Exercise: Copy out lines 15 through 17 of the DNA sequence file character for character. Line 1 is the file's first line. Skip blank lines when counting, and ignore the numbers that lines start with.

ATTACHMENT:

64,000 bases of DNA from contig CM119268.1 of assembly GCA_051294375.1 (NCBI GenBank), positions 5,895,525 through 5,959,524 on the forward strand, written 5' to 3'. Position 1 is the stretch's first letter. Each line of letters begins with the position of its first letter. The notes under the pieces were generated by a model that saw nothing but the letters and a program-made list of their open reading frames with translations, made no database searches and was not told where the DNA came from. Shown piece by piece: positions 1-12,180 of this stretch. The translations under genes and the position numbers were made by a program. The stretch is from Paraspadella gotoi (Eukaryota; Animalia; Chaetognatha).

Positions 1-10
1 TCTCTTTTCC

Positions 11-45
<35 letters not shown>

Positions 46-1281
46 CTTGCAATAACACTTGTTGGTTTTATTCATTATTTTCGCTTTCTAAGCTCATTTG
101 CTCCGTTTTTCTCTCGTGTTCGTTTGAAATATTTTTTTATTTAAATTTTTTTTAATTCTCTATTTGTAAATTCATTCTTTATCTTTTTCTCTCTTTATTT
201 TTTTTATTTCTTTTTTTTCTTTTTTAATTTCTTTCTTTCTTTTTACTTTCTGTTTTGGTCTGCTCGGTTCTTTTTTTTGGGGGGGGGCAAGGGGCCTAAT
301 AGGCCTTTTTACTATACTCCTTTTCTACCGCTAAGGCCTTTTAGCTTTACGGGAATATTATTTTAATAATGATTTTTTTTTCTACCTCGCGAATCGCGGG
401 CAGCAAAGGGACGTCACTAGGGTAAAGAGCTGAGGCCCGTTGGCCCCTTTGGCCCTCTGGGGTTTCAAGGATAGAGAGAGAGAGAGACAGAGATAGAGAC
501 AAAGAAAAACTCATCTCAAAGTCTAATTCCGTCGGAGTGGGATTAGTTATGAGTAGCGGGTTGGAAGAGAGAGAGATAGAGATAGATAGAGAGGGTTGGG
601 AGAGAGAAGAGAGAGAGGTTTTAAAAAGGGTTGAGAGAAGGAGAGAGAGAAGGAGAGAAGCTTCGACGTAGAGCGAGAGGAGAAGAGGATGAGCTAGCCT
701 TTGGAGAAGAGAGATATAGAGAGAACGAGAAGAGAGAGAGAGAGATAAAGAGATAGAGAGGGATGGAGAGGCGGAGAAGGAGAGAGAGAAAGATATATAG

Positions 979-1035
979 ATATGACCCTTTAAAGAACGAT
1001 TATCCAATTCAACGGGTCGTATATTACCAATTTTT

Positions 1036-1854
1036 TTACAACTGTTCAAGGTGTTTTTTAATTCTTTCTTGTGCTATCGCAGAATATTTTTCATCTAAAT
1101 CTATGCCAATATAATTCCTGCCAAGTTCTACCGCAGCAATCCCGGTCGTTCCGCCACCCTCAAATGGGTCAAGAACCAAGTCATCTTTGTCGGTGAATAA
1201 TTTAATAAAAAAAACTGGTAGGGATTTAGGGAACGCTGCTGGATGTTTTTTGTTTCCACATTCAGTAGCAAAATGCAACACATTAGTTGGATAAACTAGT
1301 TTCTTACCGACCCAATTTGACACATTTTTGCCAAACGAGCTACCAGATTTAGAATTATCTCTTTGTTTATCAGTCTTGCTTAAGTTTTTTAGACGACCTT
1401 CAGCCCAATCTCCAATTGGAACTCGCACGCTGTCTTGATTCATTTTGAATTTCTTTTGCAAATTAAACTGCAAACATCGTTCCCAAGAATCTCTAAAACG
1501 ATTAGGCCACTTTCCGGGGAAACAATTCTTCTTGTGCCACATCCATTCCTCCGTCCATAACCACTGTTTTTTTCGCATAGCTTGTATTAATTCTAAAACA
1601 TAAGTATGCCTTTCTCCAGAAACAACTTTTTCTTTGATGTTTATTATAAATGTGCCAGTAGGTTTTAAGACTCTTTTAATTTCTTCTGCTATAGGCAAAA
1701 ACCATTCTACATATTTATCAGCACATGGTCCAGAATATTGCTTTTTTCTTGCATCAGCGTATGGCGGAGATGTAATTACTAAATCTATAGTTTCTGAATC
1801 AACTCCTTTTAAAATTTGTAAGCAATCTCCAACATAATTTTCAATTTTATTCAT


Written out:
Positions 979-1035
979 ATATGACCCTTTAAAGAACGAT
1001 TATCCAATTCAACGGGTCGTATATTACCAATTTTT